Updated: March 28, 2021 8:38:06 am
Rs 1,000, Rs 1,500, Rs 2,000, or Rs 15,000 (“with skilling”) per month. What is the worth of a woman’s household work? As parties, all led by men, rush out these doles in manifestos this election in a bit of amazingly un-ironic coincidence, for that half of the world euphemistically termed “homemakers”, are we ready to even go there?
As the responses to the startling Malayalam film The Great Indian Kitchen — capturing all the work that goes into a day to keep a house running, and especially keep it fed — showed, the men have either no idea about this or, if they do, would rather not be reminded of it. The enormity of what our mothers have gone through for generations hit most of us “working women”, so to speak, as opposed to “homemakers”, during the Covid lockdown. With helps vanishing at one swish of PM Modi’s wand, it was interesting to see how social media was flooded with recipes, with domestic work glorified as a return-to-nature exercise.
A year later, as coronavirus warnings return, no one is suggesting those helps be kept out — and the recipes have dried up.
Cooking, it turns out, is only fun when someone else buys, peels, chops, grinds, washes, and importantly, cleans after you.
And what if you don’t like any of it — starting with the cooking? As mothers, can we even harbour that notion? Our lives are full of stories about mothers’ cooking. It was liberating for me when a feisty colleague finally said openly, without any touch of apology, that her mother wasn’t a great cook and neither did she like spending the best hours of her day in the kitchen. At home, where my mother-in-law is a receptacle of Hyderabadi recipes, I see my mother, the same age as her (74), struggling exhaustedly against the pressures of conformity.
No, she doesn’t make pickles; yes, she once made papads and ketchup but that was a time before these became a phone call away; no, Punjab where she grew up doesn’t have a range of delicacies for her to reel off, not ones that she knows of certainly; yes, she makes excellent Dal Makhni, kheer and other “everyday” things, but nothing that would make it to social media.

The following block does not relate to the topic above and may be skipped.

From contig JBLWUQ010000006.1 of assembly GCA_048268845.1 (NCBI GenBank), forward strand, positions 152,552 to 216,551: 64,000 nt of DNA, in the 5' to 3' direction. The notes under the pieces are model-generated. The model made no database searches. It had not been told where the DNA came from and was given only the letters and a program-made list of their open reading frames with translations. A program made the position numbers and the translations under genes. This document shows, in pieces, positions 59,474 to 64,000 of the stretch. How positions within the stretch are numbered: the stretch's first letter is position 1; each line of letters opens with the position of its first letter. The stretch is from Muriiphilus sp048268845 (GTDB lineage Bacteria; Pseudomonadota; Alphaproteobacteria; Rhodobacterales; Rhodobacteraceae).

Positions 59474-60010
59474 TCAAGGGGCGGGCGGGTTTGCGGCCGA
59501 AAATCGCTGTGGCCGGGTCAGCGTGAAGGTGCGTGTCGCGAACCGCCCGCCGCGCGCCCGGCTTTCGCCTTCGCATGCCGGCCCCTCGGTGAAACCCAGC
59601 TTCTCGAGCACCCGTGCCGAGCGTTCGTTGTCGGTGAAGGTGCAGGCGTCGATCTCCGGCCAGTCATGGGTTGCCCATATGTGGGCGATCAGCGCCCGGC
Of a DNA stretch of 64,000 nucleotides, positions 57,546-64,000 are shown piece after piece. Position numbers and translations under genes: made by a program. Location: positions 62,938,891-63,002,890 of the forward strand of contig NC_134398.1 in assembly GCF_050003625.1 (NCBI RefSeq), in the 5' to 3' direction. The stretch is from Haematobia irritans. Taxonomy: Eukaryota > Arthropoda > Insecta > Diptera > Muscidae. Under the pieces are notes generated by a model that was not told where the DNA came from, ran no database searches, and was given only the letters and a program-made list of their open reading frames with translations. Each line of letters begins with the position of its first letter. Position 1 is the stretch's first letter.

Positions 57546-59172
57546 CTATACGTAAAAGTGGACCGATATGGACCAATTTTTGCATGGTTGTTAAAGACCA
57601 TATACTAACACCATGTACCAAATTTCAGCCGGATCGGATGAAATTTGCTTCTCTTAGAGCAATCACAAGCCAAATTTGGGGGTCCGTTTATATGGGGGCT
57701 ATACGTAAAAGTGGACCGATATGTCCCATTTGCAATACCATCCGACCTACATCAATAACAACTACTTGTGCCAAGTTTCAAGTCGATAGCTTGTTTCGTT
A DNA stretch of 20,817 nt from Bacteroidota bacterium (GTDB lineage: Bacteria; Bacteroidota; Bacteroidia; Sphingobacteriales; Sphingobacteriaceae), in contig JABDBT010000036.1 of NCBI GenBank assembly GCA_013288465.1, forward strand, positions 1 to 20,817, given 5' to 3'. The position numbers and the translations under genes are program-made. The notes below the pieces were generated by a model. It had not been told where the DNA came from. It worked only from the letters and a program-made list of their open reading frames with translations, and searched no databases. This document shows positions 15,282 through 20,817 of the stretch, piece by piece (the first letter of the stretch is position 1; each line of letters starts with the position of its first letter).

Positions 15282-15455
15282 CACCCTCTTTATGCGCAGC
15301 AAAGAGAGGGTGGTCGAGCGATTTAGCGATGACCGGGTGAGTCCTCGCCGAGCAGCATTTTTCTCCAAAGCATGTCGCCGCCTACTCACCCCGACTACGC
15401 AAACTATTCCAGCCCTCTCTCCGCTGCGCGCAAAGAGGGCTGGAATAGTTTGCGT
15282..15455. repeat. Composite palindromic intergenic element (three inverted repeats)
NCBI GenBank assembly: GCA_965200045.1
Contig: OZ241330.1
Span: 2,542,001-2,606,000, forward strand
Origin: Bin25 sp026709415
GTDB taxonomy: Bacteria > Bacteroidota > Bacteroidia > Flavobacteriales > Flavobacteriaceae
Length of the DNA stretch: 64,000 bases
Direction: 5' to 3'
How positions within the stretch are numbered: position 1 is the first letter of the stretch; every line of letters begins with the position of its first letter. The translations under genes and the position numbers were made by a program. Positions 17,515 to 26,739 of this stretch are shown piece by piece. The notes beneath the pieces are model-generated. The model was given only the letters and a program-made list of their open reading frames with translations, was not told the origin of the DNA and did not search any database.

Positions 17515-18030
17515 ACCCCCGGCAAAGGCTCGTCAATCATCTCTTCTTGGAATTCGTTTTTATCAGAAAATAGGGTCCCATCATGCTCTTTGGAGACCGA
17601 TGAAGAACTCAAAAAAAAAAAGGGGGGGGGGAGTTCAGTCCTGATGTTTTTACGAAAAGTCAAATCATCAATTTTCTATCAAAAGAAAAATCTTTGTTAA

But she does keep her home spotlessly clean, day after day, helped by my father.
So where would her “homemaking” skills fit in, given that the two of them settled long back on this division of chores, with my father shouldering the heavier burden? Which payment scale? How much? Do years of toil count? Or her say?
There is actually just one word that would suffice for all of us. The right for women to say “no” — not clean up, put clothes in, take them out, monitor the pantry, plan the menu, watch the children, and do this keeping to everyone’s schedule.
The Great Indian Kitchen does us all a great service. We may adore our families — at home now for the past year, breakfast, lunch, dinner — but we can never look at chores the same way again. Or a clogged sink, or waste left in dishes. Or a male relative’s smirk, “We have done the cooking, what else is there to do (that, especially, hits close to home)?” Or wonder how women after women (in the film and the real world) keep getting caught in the same cycle.
Nor can we forget its protagonist at the end, driving into her dance class in sneakers, having shed her ungainly salwar-kameez and chains of gold. She watches, fingers tapping as her students decked head to toe in traditional wear, jump in abandon to music — overturning every bit of convention. Just as she has taught them.
This article first appeared in the print edition on March 28, 2021 under the title ‘In Great Indian Election, ‘homemakers’.
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